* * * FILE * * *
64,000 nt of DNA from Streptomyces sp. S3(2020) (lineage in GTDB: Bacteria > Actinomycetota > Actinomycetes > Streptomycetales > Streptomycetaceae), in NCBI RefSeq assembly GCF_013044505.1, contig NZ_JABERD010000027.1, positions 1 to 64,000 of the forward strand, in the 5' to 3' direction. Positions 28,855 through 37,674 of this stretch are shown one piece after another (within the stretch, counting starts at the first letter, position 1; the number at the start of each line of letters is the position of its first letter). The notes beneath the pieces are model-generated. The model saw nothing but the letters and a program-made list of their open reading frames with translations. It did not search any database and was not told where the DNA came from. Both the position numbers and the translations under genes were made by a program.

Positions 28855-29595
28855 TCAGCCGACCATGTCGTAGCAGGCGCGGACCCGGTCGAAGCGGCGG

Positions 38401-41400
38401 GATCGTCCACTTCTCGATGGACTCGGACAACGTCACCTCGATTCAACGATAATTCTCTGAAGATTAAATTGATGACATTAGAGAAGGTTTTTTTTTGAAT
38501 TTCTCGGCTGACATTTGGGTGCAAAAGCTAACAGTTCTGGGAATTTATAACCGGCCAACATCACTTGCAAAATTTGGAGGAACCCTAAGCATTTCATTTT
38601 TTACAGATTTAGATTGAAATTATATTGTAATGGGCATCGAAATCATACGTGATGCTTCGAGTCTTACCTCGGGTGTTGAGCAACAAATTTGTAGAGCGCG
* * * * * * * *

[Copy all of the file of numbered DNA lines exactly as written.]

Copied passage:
64,000 nt of DNA from Streptomyces sp. S3(2020) (lineage in GTDB: Bacteria > Actinomycetota > Actinomycetes > Streptomycetales > Streptomycetaceae), in NCBI RefSeq assembly GCF_013044505.1, contig NZ_JABERD010000027.1, positions 1 to 64,000 of the forward strand, in the 5' to 3' direction. Positions 28,855 through 37,674 of this stretch are shown one piece after another (within the stretch, counting starts at the first letter, position 1; the number at the start of each line of letters is the position of its first letter). The notes beneath the pieces are model-generated. The model saw nothing but the letters and a program-made list of their open reading frames with translations. It did not search any database and was not told where the DNA came from. Both the position numbers and the translations under genes were made by a program.

Positions 28855-29595
28855 TCAGCCGACCATGTCGTAGCAGGCGCGGACCCGGTCGAAGCGGCGG

Positions 38401-41400
38401 GATCGTCCACTTCTCGATGGACTCGGACAACGTCACCTCGATTCAACGATAATTCTCTGAAGATTAAATTGATGACATTAGAGAAGGTTTTTTTTTGAAT
38501 TTCTCGGCTGACATTTGGGTGCAAAAGCTAACAGTTCTGGGAATTTATAACCGGCCAACATCACTTGCAAAATTTGGAGGAACCCTAAGCATTTCATTTT
38601 TTACAGATTTAGATTGAAATTATATTGTAATGGGCATCGAAATCATACGTGATGCTTCGAGTCTTACCTCGGGTGTTGAGCAACAAATTTGTAGAGCGCG